Field trips are not only a fun and exciting break from the typical school day, they also serve as an educational bridge to the surrounding community. On March 22, approximately 200 fourth grade students from Freedom Elementary had career day and an installation familiarization tour on Fort Leonard Wood.
The day started with the military police experience at Maglin Hall. Students toured the confinement facility where they could see jail cells, protective gear, and restraint systems used by the military police.
The fun didn’t stop there. Sirens, laughter, and innocent commands, filled the silence as the students took turns experiencing the drivers-seat of the MP cars and Humvees. After the hands-on experience, students were treated to an MP working dog demonstration.
“I wish my dog could do that,” David Boyd, a Freedom Elementary student exclaimed about the working dog demonstration.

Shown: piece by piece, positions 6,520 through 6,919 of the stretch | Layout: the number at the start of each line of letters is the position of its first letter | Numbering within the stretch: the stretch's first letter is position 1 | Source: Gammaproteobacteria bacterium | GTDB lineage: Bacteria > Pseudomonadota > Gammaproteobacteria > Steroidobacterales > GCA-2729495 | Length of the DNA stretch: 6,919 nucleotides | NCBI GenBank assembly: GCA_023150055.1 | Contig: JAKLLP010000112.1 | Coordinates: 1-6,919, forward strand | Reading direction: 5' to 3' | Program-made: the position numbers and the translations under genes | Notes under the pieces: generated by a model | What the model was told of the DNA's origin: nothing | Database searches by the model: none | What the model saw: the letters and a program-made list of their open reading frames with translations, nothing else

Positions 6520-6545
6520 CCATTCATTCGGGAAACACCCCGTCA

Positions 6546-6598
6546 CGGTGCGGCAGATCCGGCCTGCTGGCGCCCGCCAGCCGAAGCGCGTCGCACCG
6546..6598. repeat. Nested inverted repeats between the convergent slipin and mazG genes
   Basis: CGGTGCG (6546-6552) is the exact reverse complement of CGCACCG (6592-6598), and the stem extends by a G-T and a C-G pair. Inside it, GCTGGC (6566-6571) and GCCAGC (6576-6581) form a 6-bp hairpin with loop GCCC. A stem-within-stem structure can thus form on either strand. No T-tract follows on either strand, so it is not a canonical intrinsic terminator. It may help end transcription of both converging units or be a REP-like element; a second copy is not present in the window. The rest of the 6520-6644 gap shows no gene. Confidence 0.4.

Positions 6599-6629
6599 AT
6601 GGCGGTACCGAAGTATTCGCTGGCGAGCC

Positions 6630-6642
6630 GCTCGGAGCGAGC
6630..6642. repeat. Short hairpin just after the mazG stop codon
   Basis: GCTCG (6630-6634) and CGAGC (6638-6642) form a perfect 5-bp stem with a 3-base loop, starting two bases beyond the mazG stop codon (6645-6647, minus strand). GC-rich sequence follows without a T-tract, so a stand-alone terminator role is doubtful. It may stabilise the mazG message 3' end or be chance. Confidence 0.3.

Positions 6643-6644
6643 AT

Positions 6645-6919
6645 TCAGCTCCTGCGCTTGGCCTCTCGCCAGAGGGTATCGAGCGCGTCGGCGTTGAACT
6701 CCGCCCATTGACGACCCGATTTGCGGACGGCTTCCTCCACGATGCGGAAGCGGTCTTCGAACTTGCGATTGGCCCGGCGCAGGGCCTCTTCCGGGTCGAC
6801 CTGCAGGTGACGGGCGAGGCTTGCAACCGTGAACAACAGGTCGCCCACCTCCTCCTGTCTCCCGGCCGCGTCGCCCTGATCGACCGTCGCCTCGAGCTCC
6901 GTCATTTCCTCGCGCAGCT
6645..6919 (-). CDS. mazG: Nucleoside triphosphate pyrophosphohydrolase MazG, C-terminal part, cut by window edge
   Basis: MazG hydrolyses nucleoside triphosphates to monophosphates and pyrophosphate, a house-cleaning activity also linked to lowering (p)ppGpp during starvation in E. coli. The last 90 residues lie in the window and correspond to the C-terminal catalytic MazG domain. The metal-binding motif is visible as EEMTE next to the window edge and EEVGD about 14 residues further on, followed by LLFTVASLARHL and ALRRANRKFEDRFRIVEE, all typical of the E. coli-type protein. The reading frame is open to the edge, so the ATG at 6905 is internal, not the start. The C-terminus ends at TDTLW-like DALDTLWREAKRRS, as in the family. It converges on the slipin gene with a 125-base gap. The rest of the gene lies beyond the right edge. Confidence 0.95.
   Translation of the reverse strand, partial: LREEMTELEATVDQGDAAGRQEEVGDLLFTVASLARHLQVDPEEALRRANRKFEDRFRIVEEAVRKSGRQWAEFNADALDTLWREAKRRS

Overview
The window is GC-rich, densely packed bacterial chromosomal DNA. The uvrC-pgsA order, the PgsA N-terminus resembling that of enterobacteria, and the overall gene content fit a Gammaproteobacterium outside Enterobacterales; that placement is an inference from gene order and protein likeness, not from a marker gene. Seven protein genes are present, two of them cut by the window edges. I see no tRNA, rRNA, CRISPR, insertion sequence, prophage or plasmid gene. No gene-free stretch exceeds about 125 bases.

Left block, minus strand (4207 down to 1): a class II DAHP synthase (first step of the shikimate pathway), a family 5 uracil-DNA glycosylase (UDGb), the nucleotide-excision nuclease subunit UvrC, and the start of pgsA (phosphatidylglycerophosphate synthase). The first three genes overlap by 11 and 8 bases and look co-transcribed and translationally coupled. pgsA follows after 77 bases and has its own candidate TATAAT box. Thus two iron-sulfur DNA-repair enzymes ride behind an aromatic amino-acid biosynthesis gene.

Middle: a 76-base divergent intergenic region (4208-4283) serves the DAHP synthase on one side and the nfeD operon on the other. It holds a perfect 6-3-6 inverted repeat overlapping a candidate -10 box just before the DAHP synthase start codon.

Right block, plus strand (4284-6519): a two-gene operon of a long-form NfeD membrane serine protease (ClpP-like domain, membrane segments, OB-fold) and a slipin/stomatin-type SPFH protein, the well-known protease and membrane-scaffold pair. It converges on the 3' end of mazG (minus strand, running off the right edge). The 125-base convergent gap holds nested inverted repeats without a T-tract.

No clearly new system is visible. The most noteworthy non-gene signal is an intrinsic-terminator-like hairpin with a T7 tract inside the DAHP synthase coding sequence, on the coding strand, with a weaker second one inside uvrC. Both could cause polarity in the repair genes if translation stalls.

“It is always a pleasure when we are afforded the opportunities to participate in events with the community,” said Staff Sgt. Lori Singer-Bare, Basic Military Police Training Division instructor.
“We all truly take pride in showing the many capabilities that the Military Police Corps Regiment has to offer. Providing the demonstrations for the children allowed us to not only teach them but also to further build the sense of community with our local school district and greatest supporters,” she added.
After a brief lunch and recess at Training Area 250, students had the opportunity to see the engineer working dog demonstration, have one-on-one experience with the working dogs, as well as see the various types of bridges that are used by Army engineers. The final surprise of the day was an Improved Ribbon Bridge demonstration. Squeals of excited cheers and applause resounded as the IRB hit the water.
Kymbrelle Key, Freedom Elementary fourth-grader, said she enjoyed her experience on the installation.
“I really loved it. I loved seeing the working dogs and how they do their jobs. It was really cool seeing the bridge builders and how they have all this equipment to help them do it,” Key said.